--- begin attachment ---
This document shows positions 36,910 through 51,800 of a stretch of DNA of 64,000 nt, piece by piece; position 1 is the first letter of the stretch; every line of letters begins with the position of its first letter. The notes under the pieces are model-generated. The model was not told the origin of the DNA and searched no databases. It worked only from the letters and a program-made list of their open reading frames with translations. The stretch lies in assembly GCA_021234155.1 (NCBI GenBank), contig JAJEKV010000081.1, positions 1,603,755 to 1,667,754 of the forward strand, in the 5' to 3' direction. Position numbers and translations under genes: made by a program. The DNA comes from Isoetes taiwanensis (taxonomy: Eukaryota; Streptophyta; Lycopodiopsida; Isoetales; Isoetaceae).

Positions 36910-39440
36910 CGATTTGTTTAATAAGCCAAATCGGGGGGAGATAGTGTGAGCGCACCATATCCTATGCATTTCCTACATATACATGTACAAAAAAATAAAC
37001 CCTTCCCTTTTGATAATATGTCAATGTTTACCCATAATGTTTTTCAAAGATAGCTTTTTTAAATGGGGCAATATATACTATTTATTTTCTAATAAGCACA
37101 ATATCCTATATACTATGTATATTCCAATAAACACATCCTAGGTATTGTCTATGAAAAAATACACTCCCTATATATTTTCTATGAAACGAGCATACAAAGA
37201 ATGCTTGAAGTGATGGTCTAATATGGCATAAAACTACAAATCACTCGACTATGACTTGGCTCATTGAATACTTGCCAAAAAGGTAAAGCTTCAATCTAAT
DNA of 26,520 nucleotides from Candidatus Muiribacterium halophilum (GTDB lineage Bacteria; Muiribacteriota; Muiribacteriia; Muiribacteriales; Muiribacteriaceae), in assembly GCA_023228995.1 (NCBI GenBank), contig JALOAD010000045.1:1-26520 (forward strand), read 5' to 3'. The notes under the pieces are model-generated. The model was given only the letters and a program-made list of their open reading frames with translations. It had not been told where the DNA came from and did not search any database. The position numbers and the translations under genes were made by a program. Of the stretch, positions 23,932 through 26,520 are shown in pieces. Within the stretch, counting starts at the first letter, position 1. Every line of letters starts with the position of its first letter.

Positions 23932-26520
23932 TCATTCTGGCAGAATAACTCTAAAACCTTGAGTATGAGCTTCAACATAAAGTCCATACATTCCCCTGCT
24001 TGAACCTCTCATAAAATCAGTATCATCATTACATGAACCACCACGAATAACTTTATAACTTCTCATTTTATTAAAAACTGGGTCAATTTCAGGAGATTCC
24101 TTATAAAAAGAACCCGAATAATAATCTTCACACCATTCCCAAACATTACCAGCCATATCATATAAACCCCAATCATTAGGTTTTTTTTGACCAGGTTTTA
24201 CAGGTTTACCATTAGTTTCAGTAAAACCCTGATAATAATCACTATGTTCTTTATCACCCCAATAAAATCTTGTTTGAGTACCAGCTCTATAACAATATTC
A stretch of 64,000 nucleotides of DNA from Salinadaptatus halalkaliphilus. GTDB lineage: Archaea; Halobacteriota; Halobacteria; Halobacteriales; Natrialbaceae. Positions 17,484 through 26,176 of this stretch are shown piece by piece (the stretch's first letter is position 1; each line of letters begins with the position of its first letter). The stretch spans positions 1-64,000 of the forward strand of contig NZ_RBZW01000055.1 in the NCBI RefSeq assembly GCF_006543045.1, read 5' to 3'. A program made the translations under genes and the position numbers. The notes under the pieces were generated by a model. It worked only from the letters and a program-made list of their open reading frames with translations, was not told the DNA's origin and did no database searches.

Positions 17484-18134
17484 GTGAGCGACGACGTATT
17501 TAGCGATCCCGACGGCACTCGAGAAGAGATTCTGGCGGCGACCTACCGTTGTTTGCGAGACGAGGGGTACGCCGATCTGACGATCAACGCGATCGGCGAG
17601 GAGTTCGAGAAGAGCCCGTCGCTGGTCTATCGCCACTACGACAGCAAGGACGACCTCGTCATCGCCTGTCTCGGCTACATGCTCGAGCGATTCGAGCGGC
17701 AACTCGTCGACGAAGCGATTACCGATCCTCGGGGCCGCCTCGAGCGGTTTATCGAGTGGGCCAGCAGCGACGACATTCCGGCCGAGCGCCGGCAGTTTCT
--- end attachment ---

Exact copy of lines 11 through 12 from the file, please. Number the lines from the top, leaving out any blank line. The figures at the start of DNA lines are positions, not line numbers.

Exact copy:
24101 TTATAAAAAGAACCCGAATAATAATCTTCACACCATTCCCAAACATTACCAGCCATATCATATAAACCCCAATCATTAGGTTTTTTTTGACCAGGTTTTA
24201 CAGGTTTACCATTAGTTTCAGTAAAACCCTGATAATAATCACTATGTTCTTTATCACCCCAATAAAATCTTGTTTGAGTACCAGCTCTATAACAATATTC